Limited Liability Companies (LLC) and the Doctrine of Respondeat Superior

Limited Liability Companies (LLCs) have become a popular choice for many businesses due to the flexibility they offer in terms of management structure, taxation, and the personal liability protection they afford to their members. On the other hand, the doctrine of respondeat superior is a long-standing legal principle that determines when an employer can be held liable for the actions of its employees. This article delves into the intersection of these two concepts, shedding light on the potential liabilities an LLC might face based on the acts of its members or employees.

What is an LLC?

A Limited Liability Company (LLC) is a hybrid business entity that combines the features of a corporation and a partnership. Owners of an LLC, often referred to as members, enjoy limited liability protection, which means that they are not personally responsible for the debts and liabilities of the business unless they have provided personal guarantees.

Respondeat Superior: A Brief Overview

Respondeat superior, which translates from Latin to “let the master answer,” is a legal doctrine that holds employers accountable for the wrongful acts of their employees, committed within the scope of their employment. For a company to be liable under this doctrine:

  1. The wrongdoer must be an employee.
  2. The wrongful act must be committed within the scope of the employment.

This doctrine is based on the rationale that employers benefit from the actions of their employees and, thus, should bear the costs when those actions harm others.

LLCs and the Application of Respondeat Superior

Now, one might wonder: How does the doctrine of respondeat superior apply to LLCs? Here’s the breakdown:

  • Members vs. Employees: LLC members are the owners, and they might not always be involved in the day-to-day activities of the business. If an LLC hires employees, the company could be held liable for their actions, provided the two criteria mentioned above are met. However, when considering the actions of members, the distinction gets more nuanced. Generally, an LLC might be held responsible for the acts of its members if those acts are in the course of the company’s business.
  • Management Structure Matters: LLCs can be member-managed or manager-managed. In a member-managed LLC, all members take an active role in the business’s operations, whereas, in a manager-managed LLC, only designated members (or even outsiders) handle the daily business decisions. The type of management structure can influence whether the doctrine of respondeat superior applies.
  • Protection of Personal Assets: While the assets of the LLC can be at risk under the doctrine of respondeat superior, the personal assets of the LLC members typically remain protected, unless there’s evidence of wrongful acts like fraud or commingling of funds.


The doctrine of respondeat superior is a key consideration for any business, including LLCs. While the formation of an LLC offers personal liability protection to its members, it does not absolve the company from liabilities arising due to the actions of its members or employees in the course of business. LLCS need to understand this principle and put in place proper training, monitoring, and insurance to mitigate potential risks.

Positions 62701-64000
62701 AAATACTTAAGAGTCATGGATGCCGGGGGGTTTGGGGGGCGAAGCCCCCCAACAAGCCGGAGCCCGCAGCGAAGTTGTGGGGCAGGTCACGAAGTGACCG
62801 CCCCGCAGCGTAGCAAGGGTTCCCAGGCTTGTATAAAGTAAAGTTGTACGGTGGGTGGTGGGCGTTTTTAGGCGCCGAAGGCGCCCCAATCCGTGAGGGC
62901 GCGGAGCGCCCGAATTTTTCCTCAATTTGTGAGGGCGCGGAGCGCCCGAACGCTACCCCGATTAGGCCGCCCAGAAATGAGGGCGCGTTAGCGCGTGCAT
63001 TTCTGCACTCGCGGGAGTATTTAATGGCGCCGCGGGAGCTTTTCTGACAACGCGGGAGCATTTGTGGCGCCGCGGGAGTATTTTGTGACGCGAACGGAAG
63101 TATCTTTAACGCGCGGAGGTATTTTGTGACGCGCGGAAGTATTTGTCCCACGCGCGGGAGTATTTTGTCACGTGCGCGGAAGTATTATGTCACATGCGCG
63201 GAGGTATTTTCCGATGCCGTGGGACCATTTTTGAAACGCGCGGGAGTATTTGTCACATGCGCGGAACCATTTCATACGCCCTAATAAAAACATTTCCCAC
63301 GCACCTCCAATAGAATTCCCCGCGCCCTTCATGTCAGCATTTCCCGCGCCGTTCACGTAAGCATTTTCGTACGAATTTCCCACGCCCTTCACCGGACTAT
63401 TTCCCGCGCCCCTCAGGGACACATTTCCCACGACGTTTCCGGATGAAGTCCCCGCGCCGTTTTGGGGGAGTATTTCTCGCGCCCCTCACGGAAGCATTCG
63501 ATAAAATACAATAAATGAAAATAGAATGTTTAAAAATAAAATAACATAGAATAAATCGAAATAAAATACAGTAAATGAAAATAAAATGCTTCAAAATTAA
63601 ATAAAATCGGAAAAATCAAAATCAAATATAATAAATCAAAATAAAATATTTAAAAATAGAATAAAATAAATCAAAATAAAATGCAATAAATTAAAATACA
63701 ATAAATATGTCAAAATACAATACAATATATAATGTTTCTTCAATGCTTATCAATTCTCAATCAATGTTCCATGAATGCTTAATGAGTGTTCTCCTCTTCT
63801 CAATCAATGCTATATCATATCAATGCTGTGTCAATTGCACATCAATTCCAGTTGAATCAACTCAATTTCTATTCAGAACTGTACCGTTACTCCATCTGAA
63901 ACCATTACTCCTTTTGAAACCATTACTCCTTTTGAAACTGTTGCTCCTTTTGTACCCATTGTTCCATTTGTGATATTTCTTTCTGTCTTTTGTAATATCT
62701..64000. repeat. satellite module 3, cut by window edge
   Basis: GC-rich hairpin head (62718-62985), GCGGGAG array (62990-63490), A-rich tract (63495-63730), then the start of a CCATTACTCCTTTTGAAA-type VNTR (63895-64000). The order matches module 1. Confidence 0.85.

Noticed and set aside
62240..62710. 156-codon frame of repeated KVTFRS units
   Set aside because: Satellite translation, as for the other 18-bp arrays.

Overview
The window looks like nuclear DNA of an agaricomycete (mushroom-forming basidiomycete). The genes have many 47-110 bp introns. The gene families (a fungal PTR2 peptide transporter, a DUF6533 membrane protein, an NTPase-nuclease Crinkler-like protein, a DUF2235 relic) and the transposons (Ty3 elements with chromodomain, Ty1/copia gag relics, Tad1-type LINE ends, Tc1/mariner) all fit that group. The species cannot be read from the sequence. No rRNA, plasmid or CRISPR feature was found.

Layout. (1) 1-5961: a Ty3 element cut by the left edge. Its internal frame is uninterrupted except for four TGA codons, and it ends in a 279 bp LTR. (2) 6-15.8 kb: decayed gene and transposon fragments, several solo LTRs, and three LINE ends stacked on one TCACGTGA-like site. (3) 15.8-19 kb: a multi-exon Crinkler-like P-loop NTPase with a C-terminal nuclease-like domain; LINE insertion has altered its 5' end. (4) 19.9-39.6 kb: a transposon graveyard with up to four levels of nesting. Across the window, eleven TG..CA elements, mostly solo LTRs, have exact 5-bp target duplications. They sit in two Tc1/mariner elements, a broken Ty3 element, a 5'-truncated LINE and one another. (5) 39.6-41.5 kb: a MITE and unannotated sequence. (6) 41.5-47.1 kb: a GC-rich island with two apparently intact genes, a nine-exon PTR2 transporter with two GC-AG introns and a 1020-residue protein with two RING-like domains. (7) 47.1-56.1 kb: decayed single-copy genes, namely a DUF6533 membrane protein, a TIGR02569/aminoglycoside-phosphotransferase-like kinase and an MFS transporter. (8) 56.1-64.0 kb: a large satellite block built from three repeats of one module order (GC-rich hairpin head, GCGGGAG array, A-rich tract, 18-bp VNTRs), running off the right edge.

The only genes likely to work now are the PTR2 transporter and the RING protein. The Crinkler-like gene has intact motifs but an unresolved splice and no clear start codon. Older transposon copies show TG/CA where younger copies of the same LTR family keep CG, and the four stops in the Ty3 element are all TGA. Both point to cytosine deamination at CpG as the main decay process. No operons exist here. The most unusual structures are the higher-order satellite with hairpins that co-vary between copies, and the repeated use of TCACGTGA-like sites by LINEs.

Video Transcript

When Should a Small Lawn Mowing Business Get an LLC?

Let’s face it; there are a lot of small companies out there that don’t want to spend the money on an LLC or the time it takes to put it together.

How do you know if you are big enough to justify setting up an LLC? Let’s talk through this. The first question is: Are you likely to be sued, and would that lawsuit be against you individually or your LLC?

Potential Scenarios and Liability

So, let’s say you have a contract between a lawn mowing business and a homeowner. The contract says, “The homeowner will pay $50 for you to mow the lawn.” Let’s say the contract also says, “If there are any problems, the LLC will be liable,” but here you are, mowing the lawn. Let’s say you start seeing a bunch of rocks. And you say, “I am just going to mow over those rocks.” As you mow over those rocks, one of them gets propelled into a window and breaks it. The question now is: Who is responsible for the window? Your LLC? You personally? Or both of you?

Breaking Down Liability: Business vs. Personal

What about you though? You might be saying, “Well, wait a second. I thought an LLC stands for limited liability company. In other words, my liability is limited. I am not going to be liable if I have an LLC.” There is a big exception to that, that most people don’t realize. I have encountered attorneys who don’t realize this. You are always liable for your actions, even if you have an LLC.


Now, if you weren’t pushing the lawnmower and one of your employees was, that is where an LLC will protect you. Because the business is liable for the employees and the business practices, but you are not liable because you did not do anything wrong. Could the homeowner sue the employee and the business? Sure. If the employee was negligent, both of them have liability. There is a Latin term called “Respondeat Superior” that explains this liability.


So back to the original question: When should a lawn mowing business have an LLC? It depends on the business’s scale, the presence of employees, and the potential risks associated with operations.

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As I always say, before you rely on any of this, consult with an attorney. I hope that you use these questions to identify topics and questions to bring up with your attorney until the next live session. I hope you are doing well. Take care.